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Plaintiff Not Required to Provide Medical Exam Documenting all Alleged Injuries in Lead-Poisoning Case

Written September 29, 2014

In a case in front of the New York Court of Appeals, the Court determined that the lower court erred in requiring the plaintiffs to provide medical proof (in the form of a physician’s examination) of all injuries claimed.

In Hamilton v. Miller, the adult plaintiff claimed that, as a young child, he lived in a home that was owned by the defendants. The plaintiff claimed that the home his family rented from the defendants exposed him to a large amount of lead that eventually gave him lead poisoning.

At trial, the plaintiff claimed a list of 35 injuries he sustained as a result of the lead poisoning, including physical, psychological, and neurological impairments. However, the plaintiff did not have medical documentation of all 35 of these injuries, since they were not diagnosed when he was a child. He was only diagnosed as having lead poisoning.

The defendant asked the plaintiffs for “copies of any reports of any physicians who have treated or examined the plaintiff.” However, the reports provided by the plaintiff only indicated that he was diagnosed with lead poisoning as a young child. They did not diagnose the plaintiff with any of the list of 35 injuries complained of in the case. The defendants argued that these reports were not sufficient under the rules, and that the plaintiff should be required to obtain medical reports for each of the 35 complained-of injuries.

The lower court agreed and required the plaintiff to do so. The plaintiff appealed.

On Appeal

On appeal, the plaintiff argued that it would put an undue financial burden on him to obtain medical reports for all of the injuries complained of in the case. The Court of Appeals agreed, holding that “the rule does not obligate them to hire a medical provider to examine them and create a report solely for purposes of the litigations.” The Court explained that it would be “prohibitively expensive” to require all plaintiffs to obtain these records, especially in cases such as this one.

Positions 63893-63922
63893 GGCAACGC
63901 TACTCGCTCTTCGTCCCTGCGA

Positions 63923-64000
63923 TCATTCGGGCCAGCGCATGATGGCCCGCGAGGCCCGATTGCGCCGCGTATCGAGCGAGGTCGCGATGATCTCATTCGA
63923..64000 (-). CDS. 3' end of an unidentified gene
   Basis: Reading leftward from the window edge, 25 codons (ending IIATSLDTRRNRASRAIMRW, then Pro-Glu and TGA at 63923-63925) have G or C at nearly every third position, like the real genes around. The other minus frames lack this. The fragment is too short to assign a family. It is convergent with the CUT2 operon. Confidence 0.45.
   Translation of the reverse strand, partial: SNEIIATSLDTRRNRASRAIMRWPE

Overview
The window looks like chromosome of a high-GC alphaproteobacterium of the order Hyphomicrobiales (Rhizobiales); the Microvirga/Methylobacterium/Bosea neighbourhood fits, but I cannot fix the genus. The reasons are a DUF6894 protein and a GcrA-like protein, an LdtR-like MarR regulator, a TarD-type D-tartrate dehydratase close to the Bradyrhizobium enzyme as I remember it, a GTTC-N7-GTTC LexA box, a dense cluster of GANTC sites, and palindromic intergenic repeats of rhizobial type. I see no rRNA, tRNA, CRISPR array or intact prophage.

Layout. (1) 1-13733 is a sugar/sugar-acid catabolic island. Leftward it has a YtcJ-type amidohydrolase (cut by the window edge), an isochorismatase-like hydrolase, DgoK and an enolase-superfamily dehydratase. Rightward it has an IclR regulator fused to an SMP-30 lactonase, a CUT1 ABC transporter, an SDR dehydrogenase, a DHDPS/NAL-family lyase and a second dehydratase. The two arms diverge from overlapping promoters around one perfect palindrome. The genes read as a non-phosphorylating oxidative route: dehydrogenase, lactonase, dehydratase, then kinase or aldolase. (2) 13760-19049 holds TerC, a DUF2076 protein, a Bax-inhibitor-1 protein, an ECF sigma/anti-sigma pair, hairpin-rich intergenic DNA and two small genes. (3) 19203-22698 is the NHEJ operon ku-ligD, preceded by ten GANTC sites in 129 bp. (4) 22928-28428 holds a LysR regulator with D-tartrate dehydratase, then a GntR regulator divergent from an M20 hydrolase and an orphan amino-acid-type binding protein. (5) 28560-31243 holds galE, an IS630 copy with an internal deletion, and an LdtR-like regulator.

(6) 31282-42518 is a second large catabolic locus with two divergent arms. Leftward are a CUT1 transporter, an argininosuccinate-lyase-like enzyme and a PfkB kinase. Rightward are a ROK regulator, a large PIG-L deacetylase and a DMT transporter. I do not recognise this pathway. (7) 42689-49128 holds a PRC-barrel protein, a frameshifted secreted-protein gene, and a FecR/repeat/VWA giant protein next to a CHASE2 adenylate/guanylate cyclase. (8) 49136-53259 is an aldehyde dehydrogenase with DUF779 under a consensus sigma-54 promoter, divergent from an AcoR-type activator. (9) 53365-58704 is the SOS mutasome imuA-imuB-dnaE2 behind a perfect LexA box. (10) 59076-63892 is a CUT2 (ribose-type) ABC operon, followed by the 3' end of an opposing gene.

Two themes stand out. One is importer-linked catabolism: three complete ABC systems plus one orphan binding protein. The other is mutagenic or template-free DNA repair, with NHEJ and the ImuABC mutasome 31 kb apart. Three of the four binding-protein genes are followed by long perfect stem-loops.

The Court did, however, require that the plaintiff provide “comprehensive reports from their treating and examining medical providers. The reports ‘shall include a recital of the injuries and conditions as to which testimony will be offered at the trial.’” This, the court held, goes to the notice requirement that is in place for the benefit of the defendants. In other words, the plaintiff was required to submit documentation of the complained-of injuries and what he planned to argue at trail. The plaintiff did not, however, need comprehensive diagnosis information.

Have You Been Injured in a New York Accident?

To be sure, the nuance in this lead poisoning case is slight. However, if you have been injured in any kind of accident in the State of New York, this case and the law it interprets may be relevant to you. In most cases, plaintiffs are required to introduce proof of their injuries in order to substantiate their claim against the defendant. This case interprets the law as to one aspect of that requirement. If you have any questions about how to recover for injuries you sustained as a result of an accident, call (516) 394-4200 to schedule a free consultation with one of our dedicated personal injury attorneys.

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